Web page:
Trucking Giant Yellow Corp Shuts Down, To File For Bankruptcy
Yellow Corporation (NASDAQ: YELL), an American trucking giant, has ceased operations and is preparing to file for bankruptcy, according to…
Yellow Corporation (NASDAQ: YELL), an American trucking giant, has ceased operations and is preparing to file for bankruptcy, according to the Teamsters Union representing most employees. Yellow has recently struggled with significant losses and heavy debt, so the shutdown isn’t shocking.
- Yellow Corp, formerly known as YRC, is a major logistics company. It specializes in “less than truckload (LTL)” shipping, referring to relatively small loads or quantities of freight of between 150 and 15,000 pounds.
- Yellow ceased operations on Sunday, July 30, 2023, after years of financial problems. The Teamsters Union was the first to break the news, and Yellow hasn’t yet released an official statement.
Yellow is the third-largest LTL shipper in the U.S., having delivered over 14 million items in 2022. Its customers include some of America’s biggest retailers, such as Walmart and Home Depot. The company has struggled under a high debt load that it incurred to fund a string of acquisitions over the past two decades. As of March, it had $1.5bn in outstanding debt, including $729mn owed to the U.S. federal government.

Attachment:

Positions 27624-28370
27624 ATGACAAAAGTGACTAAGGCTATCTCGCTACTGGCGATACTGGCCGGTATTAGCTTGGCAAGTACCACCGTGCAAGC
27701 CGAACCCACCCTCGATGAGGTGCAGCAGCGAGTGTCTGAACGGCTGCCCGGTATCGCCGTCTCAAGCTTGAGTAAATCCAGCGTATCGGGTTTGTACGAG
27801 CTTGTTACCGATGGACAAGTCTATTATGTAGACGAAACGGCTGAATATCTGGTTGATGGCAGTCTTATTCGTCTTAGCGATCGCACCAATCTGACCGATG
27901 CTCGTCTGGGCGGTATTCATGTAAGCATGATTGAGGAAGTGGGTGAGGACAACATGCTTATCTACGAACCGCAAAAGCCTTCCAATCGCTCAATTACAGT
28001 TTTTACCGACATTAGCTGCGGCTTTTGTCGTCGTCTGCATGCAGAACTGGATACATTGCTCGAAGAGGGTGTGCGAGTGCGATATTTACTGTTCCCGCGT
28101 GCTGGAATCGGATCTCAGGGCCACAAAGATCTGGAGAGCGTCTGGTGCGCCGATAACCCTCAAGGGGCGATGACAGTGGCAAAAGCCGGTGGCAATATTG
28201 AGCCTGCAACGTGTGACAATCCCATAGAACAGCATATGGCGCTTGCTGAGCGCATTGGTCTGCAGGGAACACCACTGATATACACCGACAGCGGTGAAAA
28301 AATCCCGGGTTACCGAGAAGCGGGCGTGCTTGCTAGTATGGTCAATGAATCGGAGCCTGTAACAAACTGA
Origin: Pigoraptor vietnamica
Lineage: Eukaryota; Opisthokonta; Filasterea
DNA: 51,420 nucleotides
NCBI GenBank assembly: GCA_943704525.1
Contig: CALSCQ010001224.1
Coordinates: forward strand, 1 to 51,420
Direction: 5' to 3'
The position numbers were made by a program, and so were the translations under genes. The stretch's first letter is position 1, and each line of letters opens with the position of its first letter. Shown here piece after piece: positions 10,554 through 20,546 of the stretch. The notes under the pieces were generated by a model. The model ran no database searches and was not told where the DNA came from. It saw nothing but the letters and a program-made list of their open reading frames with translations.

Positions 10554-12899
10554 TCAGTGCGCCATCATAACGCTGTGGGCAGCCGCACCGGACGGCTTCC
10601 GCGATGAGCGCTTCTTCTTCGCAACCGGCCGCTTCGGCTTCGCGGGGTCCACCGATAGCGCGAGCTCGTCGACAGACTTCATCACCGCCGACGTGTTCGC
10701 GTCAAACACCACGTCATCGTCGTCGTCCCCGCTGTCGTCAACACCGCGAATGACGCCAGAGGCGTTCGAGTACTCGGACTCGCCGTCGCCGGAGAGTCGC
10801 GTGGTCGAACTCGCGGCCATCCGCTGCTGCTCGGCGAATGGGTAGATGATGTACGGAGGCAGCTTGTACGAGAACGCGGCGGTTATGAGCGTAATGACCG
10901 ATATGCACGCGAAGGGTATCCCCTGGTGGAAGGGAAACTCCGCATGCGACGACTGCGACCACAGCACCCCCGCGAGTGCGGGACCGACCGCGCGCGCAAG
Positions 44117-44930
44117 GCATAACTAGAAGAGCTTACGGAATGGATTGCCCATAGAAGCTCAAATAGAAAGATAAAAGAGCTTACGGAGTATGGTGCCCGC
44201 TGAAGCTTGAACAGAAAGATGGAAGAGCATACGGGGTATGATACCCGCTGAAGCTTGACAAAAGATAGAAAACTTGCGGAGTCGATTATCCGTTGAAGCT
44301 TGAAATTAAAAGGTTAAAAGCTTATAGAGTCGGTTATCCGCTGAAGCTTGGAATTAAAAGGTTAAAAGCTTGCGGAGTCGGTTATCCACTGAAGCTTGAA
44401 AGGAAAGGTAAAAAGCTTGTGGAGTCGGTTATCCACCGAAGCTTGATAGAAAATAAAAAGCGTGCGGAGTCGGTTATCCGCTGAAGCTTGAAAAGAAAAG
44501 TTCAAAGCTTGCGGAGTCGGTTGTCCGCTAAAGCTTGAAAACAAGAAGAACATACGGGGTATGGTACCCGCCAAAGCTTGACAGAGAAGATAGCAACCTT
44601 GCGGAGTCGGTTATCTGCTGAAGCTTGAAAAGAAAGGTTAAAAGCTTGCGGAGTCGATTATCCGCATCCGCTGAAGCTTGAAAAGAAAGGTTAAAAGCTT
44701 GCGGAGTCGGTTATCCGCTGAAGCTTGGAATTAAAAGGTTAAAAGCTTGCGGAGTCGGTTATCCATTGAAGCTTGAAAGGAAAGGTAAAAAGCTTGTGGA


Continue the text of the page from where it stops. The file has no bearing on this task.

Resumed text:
Yellow received a $700mn loan from the U.S. Treasury Department in 2020 to stay afloat as the Covid-19 pandemic dented logistics businesses. The government issued the loan on the grounds that Yellow was “critical to maintaining national security.” It received 29.6% of Yellow’s outstanding shares as part of the debt package.
According to a U.S. government-appointed watchdog, Yellow had repaid $55mn in interest and $230 in principal as of March 2023. With the shutdown and imminent bankruptcy filing, the government is bound to take a significant haircut on its loans and equity stake.
Ironically, Yellow’s stock rose 150% on Monday following the news of its shutdown, giving it a market capitalization of $91mn. Investors are seemingly hopeful that there’s gold to be salvaged within Yellow Corp’s scraps.
- The Teamsters Union said Yellow Corp’s shutdown will put 30,000 workers out of their jobs, 22,000 of whom are members. The Union had been at loggerheads with Yellow Corp lately. The company filed a lawsuit against Teamsters this June accusing it of blocking its restructuring plan. Teamsters called the accusation “baseless.”
- Teamsters pressed Yellow to renegotiate its multiyear contract with employees, which includes wages and pension payments. In June, Yellow sought to delay two pension-fund payments, putting it $50mn behind in agreed contributions, but Teamsters threatened a mid-July strike if Yellow didn’t make the due payments.
- The disagreement spooked customers, adding more woes to Yellow, whose cash holdings fell to $100mn in June from $325mn last December; the company was struggling with declining shipping demand that has depressed shipping rates this year.
Yellow will likely head for a restructuring, something the company is familiar with. In 2011, it completed a financial restructuring that wiped out shareholder equity, and employees agreed to pay cuts to help it stay in business.
Yellow has been through many ups and downs in its near-century history. It traces its origins to the Yellow Transit Freight Lines, founded in 1929 to ship freight with mules. It changed its name to Yellow Corporation in 1992 after creating a parent company to house several transportation businesses.
- Yellow Corp brought in $5.2bn in revenue in 2022 and a small net income of $22mn, compared to a $109mn loss on $5.1bn in revenue in the previous year.